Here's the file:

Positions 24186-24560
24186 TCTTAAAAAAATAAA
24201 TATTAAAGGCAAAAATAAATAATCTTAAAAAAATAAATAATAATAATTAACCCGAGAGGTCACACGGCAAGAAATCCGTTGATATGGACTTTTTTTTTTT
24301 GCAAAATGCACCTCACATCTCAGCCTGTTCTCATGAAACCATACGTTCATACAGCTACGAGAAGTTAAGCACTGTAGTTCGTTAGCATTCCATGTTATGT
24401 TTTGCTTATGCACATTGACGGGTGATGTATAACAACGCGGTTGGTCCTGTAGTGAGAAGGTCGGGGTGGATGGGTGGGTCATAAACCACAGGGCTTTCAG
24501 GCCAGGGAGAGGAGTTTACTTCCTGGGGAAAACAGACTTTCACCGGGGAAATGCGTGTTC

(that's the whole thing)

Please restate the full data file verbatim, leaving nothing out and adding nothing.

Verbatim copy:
Positions 24186-24560
24186 TCTTAAAAAAATAAA
24201 TATTAAAGGCAAAAATAAATAATCTTAAAAAAATAAATAATAATAATTAACCCGAGAGGTCACACGGCAAGAAATCCGTTGATATGGACTTTTTTTTTTT
24301 GCAAAATGCACCTCACATCTCAGCCTGTTCTCATGAAACCATACGTTCATACAGCTACGAGAAGTTAAGCACTGTAGTTCGTTAGCATTCCATGTTATGT
24401 TTTGCTTATGCACATTGACGGGTGATGTATAACAACGCGGTTGGTCCTGTAGTGAGAAGGTCGGGGTGGATGGGTGGGTCATAAACCACAGGGCTTTCAG
24501 GCCAGGGAGAGGAGTTTACTTCCTGGGGAAAACAGACTTTCACCGGGGAAATGCGTGTTC